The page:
Lakota Elder Dr. Jerome Kills Small graciously agreed to join our final session of the Seminar in Ethnobotany. Jerome shared stories, his wisdom and a song related to plant protocol in ceremony, the importance of olfactory experience in rituals, plants used for incense and smoke, and other topics, such as an upcoming Wiping of Tears Ceremony that he is organizing to properly farewell the people his community lost during the pandemic.
Jerome Kills Small comes to us through EBOT graduate Rachel Liester from Red Road Herbs in Nebraska.
Rachel compiled some background information about the Jerome:
I think either class would really enjoy his insight and humor. Every time I talk to him, even if it’s when he calls me to tell me jokes, I learn something interesting. Many times it’s profound. He told me during this conversation that when he says his morning prayers he asks “teach me how to spread your word and not get credit.” He also said “science is tied to spirituality.” He can explain that one to the class. Jerome Kills Small has a PhD degree in language.
Since Jerome doesn’t have a book (“I’m a story-teller, not a writer’.) I thought some information about him would be good background for having him as our guest speaker.
I did a quick search of his name and found some interesting articles. Here are the links:
Here is an autobiography and a list of program titles at the end that shows the diversity of his knowledge:
There is also information about the youth camps he developed. He also helps with “Coming of Age” and “Seeking a Vision” ceremonies for youth.
An article by a local newspaper about his story-telling, but also mentions a few of his accomplishments.
He has a CD of the songs used in the Inipi ceremony (sweat lodge) with English translations for the words (the proceeds go to his youth programs.) He makes drums and drumsticks too.
In addition to all his other titles, Jerome is an ethnobotanist. He helped Kelly Kindschur translate some unpublished field notes from Melvin Gilmore for a book he’s compiling of Gilmore’s work in the early 1900’s. Jerome speaks Lakota, but can also understand/translate Nakota and Dakota.
I’ve been doing some research and found a video about Pine Ridge Reservation (officially known as “Prisoner of War Camp #334”) where Jerome grew up. (He lives near Yankton now, but travels to the rez quite often for ceremonies and his youth group organization.) It’s a sad, realistic look at rez life and a good reminder of the odds he’s up against. Despite the incredible obstacles, he has such a positive attitude and does all he can to help guide his people to attain their goals. He also helps neighboring tribes – Santee Sioux, Ponca Tribe of Nebraska, Omaha, Hochunk and various Sioux bands in South Dakota (Brule, Standing Rock, Cheyenne River.)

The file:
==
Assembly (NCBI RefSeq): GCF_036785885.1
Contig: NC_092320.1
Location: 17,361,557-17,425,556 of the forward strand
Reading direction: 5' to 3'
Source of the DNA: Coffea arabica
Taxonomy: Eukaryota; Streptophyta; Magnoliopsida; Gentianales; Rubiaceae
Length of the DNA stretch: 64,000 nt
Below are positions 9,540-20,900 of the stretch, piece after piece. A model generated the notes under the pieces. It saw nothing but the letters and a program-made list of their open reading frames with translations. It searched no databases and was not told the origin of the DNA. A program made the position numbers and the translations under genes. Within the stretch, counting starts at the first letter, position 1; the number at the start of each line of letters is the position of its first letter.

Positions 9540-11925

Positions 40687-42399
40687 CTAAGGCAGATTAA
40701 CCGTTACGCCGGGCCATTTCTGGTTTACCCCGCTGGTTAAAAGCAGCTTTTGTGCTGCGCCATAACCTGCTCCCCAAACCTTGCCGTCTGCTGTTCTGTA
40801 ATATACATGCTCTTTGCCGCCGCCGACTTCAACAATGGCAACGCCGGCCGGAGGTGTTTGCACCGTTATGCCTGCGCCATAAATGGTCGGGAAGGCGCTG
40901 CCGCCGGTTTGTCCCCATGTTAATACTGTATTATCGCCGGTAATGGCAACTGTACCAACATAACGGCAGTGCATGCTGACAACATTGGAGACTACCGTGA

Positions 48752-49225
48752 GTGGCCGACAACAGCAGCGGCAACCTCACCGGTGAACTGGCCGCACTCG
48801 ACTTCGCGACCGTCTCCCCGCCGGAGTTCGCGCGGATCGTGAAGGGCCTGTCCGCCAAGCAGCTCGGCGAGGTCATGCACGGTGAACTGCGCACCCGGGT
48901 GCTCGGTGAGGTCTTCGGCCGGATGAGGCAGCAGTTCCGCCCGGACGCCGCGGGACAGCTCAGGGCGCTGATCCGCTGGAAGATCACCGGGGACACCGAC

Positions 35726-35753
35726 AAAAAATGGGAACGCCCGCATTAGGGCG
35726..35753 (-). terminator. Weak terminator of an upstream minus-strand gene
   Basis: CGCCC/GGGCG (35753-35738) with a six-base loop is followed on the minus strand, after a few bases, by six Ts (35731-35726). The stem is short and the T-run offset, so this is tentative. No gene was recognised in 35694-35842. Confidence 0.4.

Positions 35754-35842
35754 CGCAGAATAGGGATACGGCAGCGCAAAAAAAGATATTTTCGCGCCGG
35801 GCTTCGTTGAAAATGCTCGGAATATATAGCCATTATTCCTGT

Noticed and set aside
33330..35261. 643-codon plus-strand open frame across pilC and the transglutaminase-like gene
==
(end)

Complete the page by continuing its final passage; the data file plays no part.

This video shows the heartbreaking facts about the rez and the controversy of White Clay, Nebraska, a border town with a population of 14 (yes, that small) and four liquor stores selling 3.5 million cans of beer, mainly to the people living in South Dakota on a dry rez. Update on that situation is in September 2017, the state of NE finally denied their liquor licenses.
I also want to mention Jerome participated in an event [that was when we first invited Jerome to guest speak] to commemorate the signing of the 1868 Fort Laramie Treaty. He said his grandfathers were signers of the treaty, Old Man Afraid of His Horses and Young Man Afraid of His Horses (which actually translates to “they fear even his horses”)
In 1980 the federal government determined that the treaty had been broken and they owed the tribes who had signed it the equivalent cost of the Black Hills and surrounding land. The tribes refused payment and declared their sacred lands are not for sale. To this day, they’re fighting to get the land back.
How long does it take one of us to go through $3500? Probably less than a year.
I feel very grateful and honored to welcome you to our class, Jerome Kills Small!